Glad To See Herter’s Isn’t Forgotten About In Minnesota’s History

Typically when I land on the Minnesota Historical Society’s blog I expect to see reflections on Minnesota’s involvement in the Civil War, political flashbacks, you know that sort of thing.   Well, imagine my surprise to see a post showing a Herter’s Master Deer Call.   That’s right, if you’ve lived…oh, for let’s say 40 or more years on this earth and consider yourself an outdoorsman…well, there’s a good chance Herter’s has touched your life at least in some small way.

So, it’s only fitting how the Minnesota Historical Society makes mention of this icon of an outdoors store once headquartered in Waseca, Minnesota.   I can only say I was physically at the store once prior to its closing, but long before Cabela’s and Gander Mountain were household names, for most sportsmen the name George L. Herter was truly legendary.   And I would guess that many customers of Herter’s shopped by mail order and not at the store.   When the Herter’s catalog arrived in the mail it was a special day in the household, indeed.

Perhaps one of George L. Herter’s more controversial books, nevertheless it reflects a unique character during a different time in Minnesota’s outdoor history.

If you’ve never had the pleasure of taking a walk back in time you owe it to yourself to click directly to eBay and search for “Herter catalog.”   At most times you will find dozens of old issues still available in collections, some for just a few bucks…but the money is well worth it to see how sportsman gear has evolved over the past 40+ years.

The founder of the store was a real character.   Need some proof of that?   Just take a look at the titles of George L. Herter’s many books he authored.   Unfortunately, I never met the guy, but he was an interesting individual who believe in simple, yet solid advice.   His store was also pretty much built on that same principle, as well.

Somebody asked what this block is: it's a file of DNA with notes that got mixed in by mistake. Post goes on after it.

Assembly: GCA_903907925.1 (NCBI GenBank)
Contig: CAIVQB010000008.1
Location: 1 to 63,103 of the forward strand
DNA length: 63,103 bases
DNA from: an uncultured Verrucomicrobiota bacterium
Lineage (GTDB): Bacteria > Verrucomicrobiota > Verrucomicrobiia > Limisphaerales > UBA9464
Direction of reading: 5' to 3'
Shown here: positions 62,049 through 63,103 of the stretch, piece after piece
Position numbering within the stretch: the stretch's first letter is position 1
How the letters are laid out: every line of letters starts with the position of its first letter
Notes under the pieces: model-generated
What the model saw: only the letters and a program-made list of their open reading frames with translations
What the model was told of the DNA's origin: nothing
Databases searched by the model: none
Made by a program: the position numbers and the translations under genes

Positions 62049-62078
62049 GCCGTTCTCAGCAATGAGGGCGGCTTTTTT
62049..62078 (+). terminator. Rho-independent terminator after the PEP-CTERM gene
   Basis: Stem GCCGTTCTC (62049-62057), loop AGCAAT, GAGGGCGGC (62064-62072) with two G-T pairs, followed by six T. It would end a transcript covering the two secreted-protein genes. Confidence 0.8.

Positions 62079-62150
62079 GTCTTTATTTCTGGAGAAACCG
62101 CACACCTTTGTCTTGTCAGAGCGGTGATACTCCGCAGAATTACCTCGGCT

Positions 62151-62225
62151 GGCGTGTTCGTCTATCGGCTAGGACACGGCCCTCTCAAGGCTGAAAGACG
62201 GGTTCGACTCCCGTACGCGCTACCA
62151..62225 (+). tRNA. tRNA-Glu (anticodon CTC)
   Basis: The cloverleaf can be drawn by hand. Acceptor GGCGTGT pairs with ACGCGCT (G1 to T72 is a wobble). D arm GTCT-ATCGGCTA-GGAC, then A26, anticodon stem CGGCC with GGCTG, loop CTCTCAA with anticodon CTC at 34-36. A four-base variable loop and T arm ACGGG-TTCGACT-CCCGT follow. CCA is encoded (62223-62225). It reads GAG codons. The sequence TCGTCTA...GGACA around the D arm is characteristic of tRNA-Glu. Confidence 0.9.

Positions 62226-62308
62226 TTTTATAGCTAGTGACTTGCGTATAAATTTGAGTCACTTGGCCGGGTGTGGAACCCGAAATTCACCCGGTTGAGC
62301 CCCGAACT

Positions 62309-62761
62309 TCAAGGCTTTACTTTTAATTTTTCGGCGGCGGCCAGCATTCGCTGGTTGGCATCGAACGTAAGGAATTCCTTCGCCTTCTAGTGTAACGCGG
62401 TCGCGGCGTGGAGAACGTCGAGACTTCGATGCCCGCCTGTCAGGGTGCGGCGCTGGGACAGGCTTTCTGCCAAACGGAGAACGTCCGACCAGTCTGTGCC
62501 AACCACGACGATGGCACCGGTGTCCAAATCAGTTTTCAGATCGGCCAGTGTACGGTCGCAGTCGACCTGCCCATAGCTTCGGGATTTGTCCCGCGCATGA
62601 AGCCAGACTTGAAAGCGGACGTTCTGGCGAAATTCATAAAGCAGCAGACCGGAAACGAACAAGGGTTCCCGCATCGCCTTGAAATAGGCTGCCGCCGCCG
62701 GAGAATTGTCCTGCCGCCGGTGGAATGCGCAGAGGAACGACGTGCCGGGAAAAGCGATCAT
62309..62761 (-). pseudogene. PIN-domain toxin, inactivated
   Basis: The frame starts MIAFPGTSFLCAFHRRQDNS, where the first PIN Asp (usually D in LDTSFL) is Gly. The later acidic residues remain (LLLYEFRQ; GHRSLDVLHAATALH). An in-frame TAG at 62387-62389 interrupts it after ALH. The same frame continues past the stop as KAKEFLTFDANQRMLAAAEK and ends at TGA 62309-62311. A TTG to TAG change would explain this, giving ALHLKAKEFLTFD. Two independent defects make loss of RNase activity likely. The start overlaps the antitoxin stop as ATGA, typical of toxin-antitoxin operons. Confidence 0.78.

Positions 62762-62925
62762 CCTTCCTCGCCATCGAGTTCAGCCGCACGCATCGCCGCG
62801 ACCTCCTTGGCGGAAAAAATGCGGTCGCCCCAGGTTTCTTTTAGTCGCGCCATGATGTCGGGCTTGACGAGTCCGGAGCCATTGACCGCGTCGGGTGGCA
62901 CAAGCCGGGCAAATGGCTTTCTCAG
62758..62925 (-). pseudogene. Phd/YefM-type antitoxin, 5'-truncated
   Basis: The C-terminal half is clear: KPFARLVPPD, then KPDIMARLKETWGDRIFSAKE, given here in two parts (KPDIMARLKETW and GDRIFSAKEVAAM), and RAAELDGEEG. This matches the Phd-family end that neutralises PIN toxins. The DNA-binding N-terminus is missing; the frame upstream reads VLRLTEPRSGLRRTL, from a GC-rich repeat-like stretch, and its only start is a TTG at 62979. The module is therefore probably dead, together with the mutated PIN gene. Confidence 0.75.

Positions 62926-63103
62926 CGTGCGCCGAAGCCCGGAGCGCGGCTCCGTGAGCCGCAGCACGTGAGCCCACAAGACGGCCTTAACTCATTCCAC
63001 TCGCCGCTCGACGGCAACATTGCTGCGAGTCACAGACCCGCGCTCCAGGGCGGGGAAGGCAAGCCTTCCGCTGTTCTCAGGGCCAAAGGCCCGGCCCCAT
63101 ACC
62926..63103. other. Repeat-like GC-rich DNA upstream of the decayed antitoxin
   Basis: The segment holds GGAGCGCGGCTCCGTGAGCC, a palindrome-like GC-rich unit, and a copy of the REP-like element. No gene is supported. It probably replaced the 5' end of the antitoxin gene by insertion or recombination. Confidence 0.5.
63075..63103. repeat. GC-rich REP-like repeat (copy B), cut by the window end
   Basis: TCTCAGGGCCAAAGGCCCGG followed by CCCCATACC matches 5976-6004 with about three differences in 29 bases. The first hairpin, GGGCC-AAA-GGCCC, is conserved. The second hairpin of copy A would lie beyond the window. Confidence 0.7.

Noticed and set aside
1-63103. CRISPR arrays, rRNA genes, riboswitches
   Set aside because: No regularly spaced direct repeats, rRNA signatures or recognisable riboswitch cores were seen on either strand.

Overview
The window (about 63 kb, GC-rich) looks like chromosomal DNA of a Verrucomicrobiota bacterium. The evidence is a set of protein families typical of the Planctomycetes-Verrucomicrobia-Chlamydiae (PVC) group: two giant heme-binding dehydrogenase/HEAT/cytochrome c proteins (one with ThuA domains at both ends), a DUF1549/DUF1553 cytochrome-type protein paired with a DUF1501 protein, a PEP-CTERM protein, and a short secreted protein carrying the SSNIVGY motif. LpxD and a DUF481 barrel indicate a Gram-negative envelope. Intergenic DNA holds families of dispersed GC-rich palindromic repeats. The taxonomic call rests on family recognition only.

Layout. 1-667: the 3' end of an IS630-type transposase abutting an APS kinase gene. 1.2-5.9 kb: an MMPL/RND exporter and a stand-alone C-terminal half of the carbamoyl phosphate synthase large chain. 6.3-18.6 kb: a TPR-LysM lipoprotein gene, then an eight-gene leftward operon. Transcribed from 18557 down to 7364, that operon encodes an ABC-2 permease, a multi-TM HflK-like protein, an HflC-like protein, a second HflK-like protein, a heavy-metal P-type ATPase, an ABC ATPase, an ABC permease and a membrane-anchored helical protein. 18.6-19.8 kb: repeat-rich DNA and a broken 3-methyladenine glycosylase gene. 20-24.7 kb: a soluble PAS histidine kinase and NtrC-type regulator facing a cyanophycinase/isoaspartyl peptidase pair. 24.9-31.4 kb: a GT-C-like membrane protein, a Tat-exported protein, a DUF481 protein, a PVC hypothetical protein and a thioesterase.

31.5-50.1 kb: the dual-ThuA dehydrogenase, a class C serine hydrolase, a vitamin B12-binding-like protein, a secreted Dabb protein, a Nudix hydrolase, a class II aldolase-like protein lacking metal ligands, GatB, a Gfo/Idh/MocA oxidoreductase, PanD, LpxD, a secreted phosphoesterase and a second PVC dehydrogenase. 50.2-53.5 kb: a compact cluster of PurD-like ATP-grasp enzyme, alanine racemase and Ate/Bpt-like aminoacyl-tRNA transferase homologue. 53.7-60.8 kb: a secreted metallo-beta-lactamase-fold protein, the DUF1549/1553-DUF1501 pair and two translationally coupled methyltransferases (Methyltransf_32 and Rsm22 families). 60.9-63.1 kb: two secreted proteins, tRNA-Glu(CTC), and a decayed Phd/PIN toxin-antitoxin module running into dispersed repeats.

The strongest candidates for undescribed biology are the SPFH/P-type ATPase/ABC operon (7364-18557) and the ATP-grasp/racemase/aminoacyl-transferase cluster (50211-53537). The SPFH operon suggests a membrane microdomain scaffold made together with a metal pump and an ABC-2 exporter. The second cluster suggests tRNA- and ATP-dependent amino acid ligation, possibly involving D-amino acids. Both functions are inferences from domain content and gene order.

I would imagine as the generations get older there will come a time when few outdoorsmen, unless they study history, will have any recollection of the Herter’s name.   Oh, type in and it will take you directly to Cabela’s whom I believe purchased the rights several years back.   And yes, even Cabela’s who was once competitors with Herter’s still recognizes the value of selling under the Herter’s name.

So, when you see the Minnesota Historical Society post an iconic image from this great store…yeah, it is sort of a big deal to some of us who are growing a bit older in the tooth.   Many of us have fond recollections of the store and the catalog which was premium in its time.

And you know, there’s also something a bit nostalgic about remembering back to an era when you didn’t have say 200 choices for cold weather footwear and another 50 different options for waders.   Perhaps back when Herters was king the outdoorsmen spent more time worrying about woodsmanship and the quarry they chased…than they now do about all the clothes, gear and technology they take to the woods.

Let’s hear some of your thoughts on what you remember about George L. Herter, the retail store or that glorious mail order catalog.

©2013 Jim Braaten. All Rights Reserved. No Reproduction without Prior Permission.

Time The Outdoors Industry Throws Bloggers A Little Meat On The Bone